Study: Open enrollment causing segregation
‘White flight’ occurring in racially diverse districts
By Lisa Kaczke - Sun CURRENT Newspapers
Open enrollment caused some Twin Cities school districts to become more segregated than integrated in the decade following 2000, a new study found.
Parents use open enrollment to have their children attend the best school districts, which are usually predominately white, have the most tax base and resources, and have lower poverty levels, said study co-author Myron Orfield, director of the Institute of Metropolitan Opportunity at the University of Minnesota Law School.
Many students who participate in open enrollment are more wealthy because they often need a car to provide their own transportation to and from school, Orfield said.
Of the open enrollment moves made in the 69 metro-area school districts from 2000 to 2010, segregative moves increased from 23 percent to 36 percent, while integrative moves had a smaller increase from 16 percent to 24 percent, according to the report released on Jan. 11. The rest of the moves between school districts were categorized as “race neutral.”
Some, like the Wayzata and Mounds View school districts, lose the same racial balance of students as it receives. Others, like the Minnetonka and St. Anthony-New Brighton school districts, are destinations of “white flight,” which then increases the racial diversity of the school districts the students are leaving, such as Columbia Heights.
The busing program named The Choice Is Yours also affects the racial diversity in the nine participating school districts. The program is the 2001 settlement of a lawsuit between the state of Minnesota and the NAACP. The program provides transportation to nine suburban school districts for Minneapolis students who qualify for free and reduced lunch.
Hopkins Supt. John Schultz said the only way to know why parents choose open enrollment is to survey them because each child is different. In Minnesota, the policy is that parents have the choice for their child’s school, he said.
Michael Schwartz, Richfield School District business manager, said although white flight could play a role for some parents, there’s a variety of reasons why parents choose to open enroll.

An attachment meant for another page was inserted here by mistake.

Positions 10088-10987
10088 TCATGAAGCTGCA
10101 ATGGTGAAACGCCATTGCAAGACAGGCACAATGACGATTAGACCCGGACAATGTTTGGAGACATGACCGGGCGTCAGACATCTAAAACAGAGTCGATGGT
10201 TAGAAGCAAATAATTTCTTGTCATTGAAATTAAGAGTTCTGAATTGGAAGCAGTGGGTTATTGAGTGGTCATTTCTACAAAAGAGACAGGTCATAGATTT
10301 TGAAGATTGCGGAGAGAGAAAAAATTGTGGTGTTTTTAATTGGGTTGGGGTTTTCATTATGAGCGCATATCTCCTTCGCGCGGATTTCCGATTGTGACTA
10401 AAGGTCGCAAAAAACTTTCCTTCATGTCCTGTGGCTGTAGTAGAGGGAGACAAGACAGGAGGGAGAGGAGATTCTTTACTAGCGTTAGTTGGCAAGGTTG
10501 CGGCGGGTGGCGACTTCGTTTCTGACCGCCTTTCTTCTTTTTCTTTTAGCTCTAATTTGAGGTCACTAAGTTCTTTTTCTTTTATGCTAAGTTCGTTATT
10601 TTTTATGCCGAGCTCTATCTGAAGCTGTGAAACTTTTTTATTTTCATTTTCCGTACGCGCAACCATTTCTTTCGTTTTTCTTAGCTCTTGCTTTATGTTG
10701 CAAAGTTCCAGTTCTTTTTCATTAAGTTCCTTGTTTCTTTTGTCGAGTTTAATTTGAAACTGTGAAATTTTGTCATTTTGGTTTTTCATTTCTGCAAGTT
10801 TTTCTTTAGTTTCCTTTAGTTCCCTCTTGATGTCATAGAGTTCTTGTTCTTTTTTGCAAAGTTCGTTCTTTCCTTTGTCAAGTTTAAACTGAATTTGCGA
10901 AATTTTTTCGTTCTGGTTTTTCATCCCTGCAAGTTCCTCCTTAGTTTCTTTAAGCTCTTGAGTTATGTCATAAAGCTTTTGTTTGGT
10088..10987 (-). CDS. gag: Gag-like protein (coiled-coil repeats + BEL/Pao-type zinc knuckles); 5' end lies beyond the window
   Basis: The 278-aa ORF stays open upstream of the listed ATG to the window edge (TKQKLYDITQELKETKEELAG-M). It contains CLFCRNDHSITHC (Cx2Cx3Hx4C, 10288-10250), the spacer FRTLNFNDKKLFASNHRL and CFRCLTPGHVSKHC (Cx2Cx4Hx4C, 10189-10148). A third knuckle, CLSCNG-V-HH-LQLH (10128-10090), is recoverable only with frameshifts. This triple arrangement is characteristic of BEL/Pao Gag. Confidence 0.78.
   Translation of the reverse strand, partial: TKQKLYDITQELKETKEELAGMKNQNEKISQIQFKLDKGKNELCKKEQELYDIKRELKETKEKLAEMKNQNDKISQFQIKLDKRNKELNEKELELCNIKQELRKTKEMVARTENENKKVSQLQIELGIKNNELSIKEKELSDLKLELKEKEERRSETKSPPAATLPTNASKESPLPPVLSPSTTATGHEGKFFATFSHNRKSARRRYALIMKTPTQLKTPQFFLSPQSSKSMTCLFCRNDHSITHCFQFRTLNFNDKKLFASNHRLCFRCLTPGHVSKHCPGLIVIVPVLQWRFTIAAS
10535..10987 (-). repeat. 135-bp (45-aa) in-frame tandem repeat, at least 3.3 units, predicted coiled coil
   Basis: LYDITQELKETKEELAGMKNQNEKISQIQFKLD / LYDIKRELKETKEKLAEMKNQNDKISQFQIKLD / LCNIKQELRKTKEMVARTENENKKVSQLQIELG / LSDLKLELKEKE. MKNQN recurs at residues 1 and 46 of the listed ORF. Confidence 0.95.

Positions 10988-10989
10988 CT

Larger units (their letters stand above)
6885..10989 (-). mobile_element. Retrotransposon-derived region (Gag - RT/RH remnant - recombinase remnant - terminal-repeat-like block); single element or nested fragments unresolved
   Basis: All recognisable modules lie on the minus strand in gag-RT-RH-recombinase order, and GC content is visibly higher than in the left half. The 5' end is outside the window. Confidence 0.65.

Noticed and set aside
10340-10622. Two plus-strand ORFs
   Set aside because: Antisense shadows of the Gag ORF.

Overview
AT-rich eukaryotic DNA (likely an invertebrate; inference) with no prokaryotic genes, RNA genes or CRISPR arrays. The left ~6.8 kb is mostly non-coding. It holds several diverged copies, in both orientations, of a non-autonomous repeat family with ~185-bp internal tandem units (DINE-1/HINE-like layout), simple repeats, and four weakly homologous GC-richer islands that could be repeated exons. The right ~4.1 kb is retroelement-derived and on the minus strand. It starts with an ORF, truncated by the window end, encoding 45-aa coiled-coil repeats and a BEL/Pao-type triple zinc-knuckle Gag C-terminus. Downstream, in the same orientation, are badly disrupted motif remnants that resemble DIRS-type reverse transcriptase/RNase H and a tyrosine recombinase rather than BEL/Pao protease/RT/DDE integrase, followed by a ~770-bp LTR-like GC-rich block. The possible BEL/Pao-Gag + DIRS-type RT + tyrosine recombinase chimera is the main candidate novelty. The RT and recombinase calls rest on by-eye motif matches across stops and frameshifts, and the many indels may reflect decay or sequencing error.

“Sometimes families are looking for a better fit,” he said.
Families also have more options that would cause a family to open enroll into a specific school district as districts add charter schools, language immersion schools, and specialized schools that focus on science, technology and math, he said.
“There are choices out there for parents. …And I think districts have been moving this way over a number of years looking at their programs they offer as a marketing tool,” he said.
The open enrollment application doesn’t ask for a student’s race. Edina Supt. Ric Dressen points out that school district administrations don’t have any control over the race of the students attending the district through open enrollment. It’s purely a system of placing students who have filled out the paperwork correctly into districts through a lottery system, he said.
Orfield and co-author Thomas Luce Jr. suggest the solution is more monitoring of open enrollment and more cooperation between districts to balance out the racial disparities between them. They also suggest changing funding formulas to send funds more efficiently to schools that are doing the most to integrate their classrooms and also expand the use of multi-district integration districts.
“Open enrollment is made to level the playing field and it isn’t,” Orfield said.
Minnetonka Supt. Dennis Peterson pointed out that open enrollment opens up the possibility of more competition, which has caused school districts to improve their offerings, he said.
Orfield suggests school district staff consider the racial make up of the district and recruit students to balance it. They could also begin transportation programs to help students who don’t have cars outside the district reach the schools.
“It’s not a fair system if they only recruit kids with cars,” he said.